Wednesday, August 21, 2013

Ultraman Ginga episode 6: halfway finale

Episode 6 was the final episode of Ultraman Ginga's summer arc. Is it a good halfway end? Well, read on to find out.

After the end of the previous episode, Taro manages to teleport Hikaru and Tomoya (along with himself) to safety, away from Tiga Dark. Why Tiga doesn't just look for them, I don't know. In fact, Tiga pretty much disappears with no trace until much later in the episode. I guess even dark Ultramen have some form of time limit here.

Anyway, since they were back at the school, we get to some backstory explained for Tomoya. Apparently, his father is the head of "Ichijouji Group", whatever that is. Apparently, that means they're rich, and Tomoya himself doesn't have any dreams or desire because he can easily get anything he would want, since he's apparently heir to said group. I'm not really sure how to feel about this, but he would probably be more sympathetic if he was say, worried his future is already planned out or stressed about any possible responsibilities that might get handed to him. Tomoya's lack of desire is also sort of used to explain why he's different from the other Dark Spark users, but it doesn't really explain why he needs to use the Gunpad to control Jean Killer.

Tomoya also appears to have some father issues here, and that allows Taro to relate to him with some backstory of his own. Speaking of which, Taro's flashback is at least neat in that it's an attempt to convey a positive message, even though it's not something that's actually demonstrated. On a less positive note, Taro still doesn't make it clear if he's an alternate version "native" to this universe (like how the Superior Ultraman 8 Brothers universe had it's own version of characters from different continuities, including Daigo, Asuka and Gamu) or if he's the "regular" Taro who travelled to this universe. It's not really an important issue, but it's worth mentioning.

On to more significant things: Hikaru offers Tomoya the challenge of defeating Ultraman Ginga in a fight, as something that would require effort to achieve. Surprisingly, Hikaru transforms into Ginga straight away without changing into a monster or alien first. Impressively, Hikaru (as Ginga) easily defeats Tomoya and Jean Killer by... "phasing" his hand into the giant robot's control room and snatching Tomoya's Dark Spark. It comes of as a little too easy, honestly.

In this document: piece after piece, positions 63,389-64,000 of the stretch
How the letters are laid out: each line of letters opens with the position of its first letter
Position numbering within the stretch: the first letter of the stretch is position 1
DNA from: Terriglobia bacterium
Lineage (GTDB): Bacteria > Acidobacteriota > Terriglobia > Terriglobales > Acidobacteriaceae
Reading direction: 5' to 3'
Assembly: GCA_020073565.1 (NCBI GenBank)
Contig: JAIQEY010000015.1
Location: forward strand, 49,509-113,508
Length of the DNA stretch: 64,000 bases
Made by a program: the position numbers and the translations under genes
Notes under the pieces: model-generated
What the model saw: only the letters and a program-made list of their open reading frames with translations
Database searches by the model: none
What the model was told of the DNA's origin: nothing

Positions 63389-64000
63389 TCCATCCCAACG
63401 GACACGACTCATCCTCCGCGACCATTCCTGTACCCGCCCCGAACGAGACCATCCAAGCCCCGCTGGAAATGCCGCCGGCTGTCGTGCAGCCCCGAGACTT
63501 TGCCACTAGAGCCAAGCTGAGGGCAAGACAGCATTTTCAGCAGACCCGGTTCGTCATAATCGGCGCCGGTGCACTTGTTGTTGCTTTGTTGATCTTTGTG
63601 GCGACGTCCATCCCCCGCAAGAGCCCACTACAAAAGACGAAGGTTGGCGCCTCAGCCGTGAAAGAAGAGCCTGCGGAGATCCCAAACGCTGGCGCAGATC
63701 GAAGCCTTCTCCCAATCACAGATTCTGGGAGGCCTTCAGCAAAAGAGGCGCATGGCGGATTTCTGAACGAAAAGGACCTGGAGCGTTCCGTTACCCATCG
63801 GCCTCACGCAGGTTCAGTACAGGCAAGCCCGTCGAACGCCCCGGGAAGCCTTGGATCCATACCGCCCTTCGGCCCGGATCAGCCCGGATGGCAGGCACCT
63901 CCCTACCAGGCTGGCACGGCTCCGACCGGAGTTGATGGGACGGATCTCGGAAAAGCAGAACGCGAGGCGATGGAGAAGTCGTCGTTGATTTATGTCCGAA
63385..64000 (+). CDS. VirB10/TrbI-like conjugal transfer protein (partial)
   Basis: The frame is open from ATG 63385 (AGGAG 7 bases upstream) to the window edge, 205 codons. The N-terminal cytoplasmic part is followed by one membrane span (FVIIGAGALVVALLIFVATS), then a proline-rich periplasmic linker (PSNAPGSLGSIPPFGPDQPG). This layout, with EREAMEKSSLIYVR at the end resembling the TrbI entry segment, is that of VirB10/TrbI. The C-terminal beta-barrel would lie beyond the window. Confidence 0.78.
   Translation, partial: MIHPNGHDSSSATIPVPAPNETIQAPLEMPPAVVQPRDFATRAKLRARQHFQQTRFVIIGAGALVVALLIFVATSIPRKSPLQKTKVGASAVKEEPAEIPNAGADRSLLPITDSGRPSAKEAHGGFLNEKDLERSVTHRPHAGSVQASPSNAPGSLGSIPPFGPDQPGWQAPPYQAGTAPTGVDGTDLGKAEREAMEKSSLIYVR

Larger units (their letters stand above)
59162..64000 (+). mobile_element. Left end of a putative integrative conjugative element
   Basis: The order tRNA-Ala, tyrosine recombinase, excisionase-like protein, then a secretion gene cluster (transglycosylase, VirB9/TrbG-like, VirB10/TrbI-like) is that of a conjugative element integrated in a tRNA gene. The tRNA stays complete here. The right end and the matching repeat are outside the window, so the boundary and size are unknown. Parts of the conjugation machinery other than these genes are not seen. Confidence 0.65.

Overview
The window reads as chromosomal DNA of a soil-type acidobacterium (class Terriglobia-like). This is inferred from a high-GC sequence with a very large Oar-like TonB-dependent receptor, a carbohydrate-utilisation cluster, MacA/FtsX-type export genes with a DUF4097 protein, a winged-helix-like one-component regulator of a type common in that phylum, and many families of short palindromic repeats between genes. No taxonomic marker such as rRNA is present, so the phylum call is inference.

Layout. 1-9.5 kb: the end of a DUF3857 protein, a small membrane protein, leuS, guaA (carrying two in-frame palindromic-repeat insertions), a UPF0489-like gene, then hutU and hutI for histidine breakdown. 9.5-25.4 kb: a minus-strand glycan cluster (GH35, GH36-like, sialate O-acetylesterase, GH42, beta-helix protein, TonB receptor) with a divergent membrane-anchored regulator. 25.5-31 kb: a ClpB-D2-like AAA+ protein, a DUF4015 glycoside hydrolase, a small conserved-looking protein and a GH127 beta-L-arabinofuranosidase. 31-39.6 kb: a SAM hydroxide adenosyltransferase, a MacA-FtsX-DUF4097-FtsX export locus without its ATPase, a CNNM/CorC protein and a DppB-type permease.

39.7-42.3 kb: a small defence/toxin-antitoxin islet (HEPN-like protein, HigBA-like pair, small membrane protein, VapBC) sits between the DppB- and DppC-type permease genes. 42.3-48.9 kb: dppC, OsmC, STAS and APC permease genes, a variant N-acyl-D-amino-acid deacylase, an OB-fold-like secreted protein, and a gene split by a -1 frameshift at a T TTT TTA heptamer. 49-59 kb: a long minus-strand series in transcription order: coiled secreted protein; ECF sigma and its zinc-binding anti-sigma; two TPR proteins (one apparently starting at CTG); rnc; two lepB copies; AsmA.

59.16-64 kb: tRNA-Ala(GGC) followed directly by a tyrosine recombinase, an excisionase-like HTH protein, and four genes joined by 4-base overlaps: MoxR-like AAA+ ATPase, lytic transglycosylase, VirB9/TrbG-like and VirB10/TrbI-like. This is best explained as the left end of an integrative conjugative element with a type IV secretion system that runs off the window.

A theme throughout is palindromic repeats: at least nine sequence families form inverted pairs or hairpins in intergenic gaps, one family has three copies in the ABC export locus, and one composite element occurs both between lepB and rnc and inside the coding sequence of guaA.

Afterwards is the big fight for this episode with Ginga against Tiga, who made Alien Valkie giant-sized to help out. I do not recall Tiga ever having this kind of power. Seriously, it's just weird.

As promised by the preview for this episode, Jean Killer suddenly becomes Jean-Nine, and Tomoya is able to help Hikaru. Jean-Nine having his own version of the Gunpad doesn't feel right, due to how dinky the thing looks when held by such a bulky robot, making it one of the more intrusive examples of toy advertising in this show.

The fight scene itself just doesn't impress me. It didn't combine use of miniatures and scenery with clever camera angles well enough to reinforce the illusion that the combatants are actually gigantic. And the lack of special attacks on the Ultramen's part (besides Ginga's arm beam) doesn't help either. At least the insert song during the battle was great. Too bad it's pretty much the only good music used during any episode.

All in all, not a very impressive episode. But that's pretty much how every episode of Ginga has been so far, so um... it's consistent, I guess. But not in a very good way. It's a little disappointing that Tiga Dark was just a mindless super minion under the mysterious main villain's control, instead of another human. Sure, the episodic villains didn't have great characterization, but it was at least something.

The episode ends by blatantly pointing out that there's more to come, since the show will be on hiatus for a little while. The viewers are reminded that the main villain is still unknown and Ultraman Ginga himself is still a mystery. Speaking of Ginga, he gets a little dialogue as a separate entity from Hikaru, but it doesn't amount to much, besides confirming that Ginga is himself a sentient entity.

Ultraman Ginga © Tsuburaya Productions

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